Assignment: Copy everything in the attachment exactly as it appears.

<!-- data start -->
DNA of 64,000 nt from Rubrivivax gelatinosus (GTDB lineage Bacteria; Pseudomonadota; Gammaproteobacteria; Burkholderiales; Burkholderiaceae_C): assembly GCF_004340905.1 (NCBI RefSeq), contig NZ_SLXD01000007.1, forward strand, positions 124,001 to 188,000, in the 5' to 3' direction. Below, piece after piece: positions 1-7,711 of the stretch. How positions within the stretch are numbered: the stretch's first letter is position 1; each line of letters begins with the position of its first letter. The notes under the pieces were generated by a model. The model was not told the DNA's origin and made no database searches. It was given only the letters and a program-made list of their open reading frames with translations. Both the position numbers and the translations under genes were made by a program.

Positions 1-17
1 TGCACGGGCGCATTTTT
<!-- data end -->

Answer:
DNA of 64,000 nt from Rubrivivax gelatinosus (GTDB lineage Bacteria; Pseudomonadota; Gammaproteobacteria; Burkholderiales; Burkholderiaceae_C): assembly GCF_004340905.1 (NCBI RefSeq), contig NZ_SLXD01000007.1, forward strand, positions 124,001 to 188,000, in the 5' to 3' direction. Below, piece after piece: positions 1-7,711 of the stretch. How positions within the stretch are numbered: the stretch's first letter is position 1; each line of letters begins with the position of its first letter. The notes under the pieces were generated by a model. The model was not told the DNA's origin and made no database searches. It was given only the letters and a program-made list of their open reading frames with translations. Both the position numbers and the translations under genes were made by a program.

Positions 1-17
1 TGCACGGGCGCATTTTT